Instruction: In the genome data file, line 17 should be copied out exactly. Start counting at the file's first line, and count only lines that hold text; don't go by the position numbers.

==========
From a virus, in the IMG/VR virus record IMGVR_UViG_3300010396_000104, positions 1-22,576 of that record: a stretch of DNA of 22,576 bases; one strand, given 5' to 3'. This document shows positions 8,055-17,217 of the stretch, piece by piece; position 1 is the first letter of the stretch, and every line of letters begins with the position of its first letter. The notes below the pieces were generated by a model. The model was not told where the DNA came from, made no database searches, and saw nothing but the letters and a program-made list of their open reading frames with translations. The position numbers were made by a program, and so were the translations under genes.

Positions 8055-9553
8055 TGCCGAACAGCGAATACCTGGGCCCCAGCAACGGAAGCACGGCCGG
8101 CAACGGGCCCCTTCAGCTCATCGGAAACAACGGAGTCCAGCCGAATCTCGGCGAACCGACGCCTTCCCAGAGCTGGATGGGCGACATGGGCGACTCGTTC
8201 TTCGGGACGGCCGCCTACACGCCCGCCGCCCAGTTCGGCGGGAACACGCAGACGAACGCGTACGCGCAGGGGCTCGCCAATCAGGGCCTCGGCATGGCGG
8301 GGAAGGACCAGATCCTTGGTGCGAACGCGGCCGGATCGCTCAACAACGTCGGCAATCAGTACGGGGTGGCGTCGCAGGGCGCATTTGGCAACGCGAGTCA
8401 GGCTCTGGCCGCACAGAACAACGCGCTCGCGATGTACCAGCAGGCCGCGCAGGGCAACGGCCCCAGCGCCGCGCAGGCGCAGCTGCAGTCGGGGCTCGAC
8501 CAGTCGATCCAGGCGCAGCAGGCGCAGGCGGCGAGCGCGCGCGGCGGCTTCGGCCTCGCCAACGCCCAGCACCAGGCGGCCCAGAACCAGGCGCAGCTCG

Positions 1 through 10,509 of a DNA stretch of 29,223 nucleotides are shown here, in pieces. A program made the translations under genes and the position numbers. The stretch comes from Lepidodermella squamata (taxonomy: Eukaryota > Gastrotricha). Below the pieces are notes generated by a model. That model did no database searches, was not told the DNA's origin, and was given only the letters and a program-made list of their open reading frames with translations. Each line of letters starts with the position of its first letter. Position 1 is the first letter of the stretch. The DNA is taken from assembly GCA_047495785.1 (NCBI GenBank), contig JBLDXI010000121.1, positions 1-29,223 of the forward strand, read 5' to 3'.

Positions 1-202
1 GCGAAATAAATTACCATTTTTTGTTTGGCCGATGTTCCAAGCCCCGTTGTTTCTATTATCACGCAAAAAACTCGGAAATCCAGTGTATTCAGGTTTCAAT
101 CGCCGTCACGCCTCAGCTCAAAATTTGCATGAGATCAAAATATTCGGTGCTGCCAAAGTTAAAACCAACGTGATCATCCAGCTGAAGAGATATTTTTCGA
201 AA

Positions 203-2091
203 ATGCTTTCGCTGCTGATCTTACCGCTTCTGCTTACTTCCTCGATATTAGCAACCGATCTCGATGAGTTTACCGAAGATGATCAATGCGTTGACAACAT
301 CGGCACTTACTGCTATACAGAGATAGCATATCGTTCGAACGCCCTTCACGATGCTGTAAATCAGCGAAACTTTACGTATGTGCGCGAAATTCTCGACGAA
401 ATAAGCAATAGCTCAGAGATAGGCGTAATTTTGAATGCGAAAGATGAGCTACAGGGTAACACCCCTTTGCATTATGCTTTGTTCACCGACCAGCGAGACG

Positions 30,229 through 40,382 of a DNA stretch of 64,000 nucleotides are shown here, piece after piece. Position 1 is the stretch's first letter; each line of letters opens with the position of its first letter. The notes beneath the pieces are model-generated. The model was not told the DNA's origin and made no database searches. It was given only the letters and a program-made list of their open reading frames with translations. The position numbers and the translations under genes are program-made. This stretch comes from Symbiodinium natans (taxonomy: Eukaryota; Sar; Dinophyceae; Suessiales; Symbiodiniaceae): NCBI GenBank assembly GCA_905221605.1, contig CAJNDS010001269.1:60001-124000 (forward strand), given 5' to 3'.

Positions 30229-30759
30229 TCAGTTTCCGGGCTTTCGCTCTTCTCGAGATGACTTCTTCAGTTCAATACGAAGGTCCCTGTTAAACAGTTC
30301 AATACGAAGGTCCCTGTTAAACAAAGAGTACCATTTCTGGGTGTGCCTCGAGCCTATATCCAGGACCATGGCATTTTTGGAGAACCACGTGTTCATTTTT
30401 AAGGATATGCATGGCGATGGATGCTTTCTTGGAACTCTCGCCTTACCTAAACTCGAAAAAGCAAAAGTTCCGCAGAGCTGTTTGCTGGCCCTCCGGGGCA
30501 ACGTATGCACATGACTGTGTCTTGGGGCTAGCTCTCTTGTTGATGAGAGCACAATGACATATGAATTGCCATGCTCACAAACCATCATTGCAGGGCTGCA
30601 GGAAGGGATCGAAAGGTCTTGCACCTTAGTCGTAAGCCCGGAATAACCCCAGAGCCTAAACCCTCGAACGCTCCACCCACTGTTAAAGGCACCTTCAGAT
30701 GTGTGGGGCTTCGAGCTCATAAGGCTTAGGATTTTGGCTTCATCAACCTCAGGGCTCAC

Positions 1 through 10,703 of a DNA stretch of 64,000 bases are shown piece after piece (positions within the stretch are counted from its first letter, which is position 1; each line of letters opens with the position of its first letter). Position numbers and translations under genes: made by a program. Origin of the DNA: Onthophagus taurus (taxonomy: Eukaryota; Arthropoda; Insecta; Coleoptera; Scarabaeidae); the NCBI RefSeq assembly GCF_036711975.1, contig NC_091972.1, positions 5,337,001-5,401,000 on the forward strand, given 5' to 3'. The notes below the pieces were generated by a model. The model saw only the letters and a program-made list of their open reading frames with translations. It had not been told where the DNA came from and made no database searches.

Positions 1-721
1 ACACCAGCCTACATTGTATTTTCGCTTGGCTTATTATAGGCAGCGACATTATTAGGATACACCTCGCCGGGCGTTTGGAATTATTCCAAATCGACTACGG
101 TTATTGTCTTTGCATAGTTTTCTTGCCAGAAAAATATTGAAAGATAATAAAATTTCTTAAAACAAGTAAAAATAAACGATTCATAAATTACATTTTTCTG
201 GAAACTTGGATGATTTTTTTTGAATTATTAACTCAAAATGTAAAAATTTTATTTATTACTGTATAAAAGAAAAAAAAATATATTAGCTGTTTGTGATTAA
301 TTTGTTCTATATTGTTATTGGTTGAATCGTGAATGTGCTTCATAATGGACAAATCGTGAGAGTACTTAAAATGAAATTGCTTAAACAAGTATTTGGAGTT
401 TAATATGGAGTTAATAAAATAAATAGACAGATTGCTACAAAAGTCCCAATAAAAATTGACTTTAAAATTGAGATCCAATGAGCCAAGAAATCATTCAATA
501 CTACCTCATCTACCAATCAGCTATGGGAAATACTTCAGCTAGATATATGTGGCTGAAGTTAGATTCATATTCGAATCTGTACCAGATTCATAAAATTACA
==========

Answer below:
401 ATAAGCAATAGCTCAGAGATAGGCGTAATTTTGAATGCGAAAGATGAGCTACAGGGTAACACCCCTTTGCATTATGCTTTGTTCACCGACCAGCGAGACG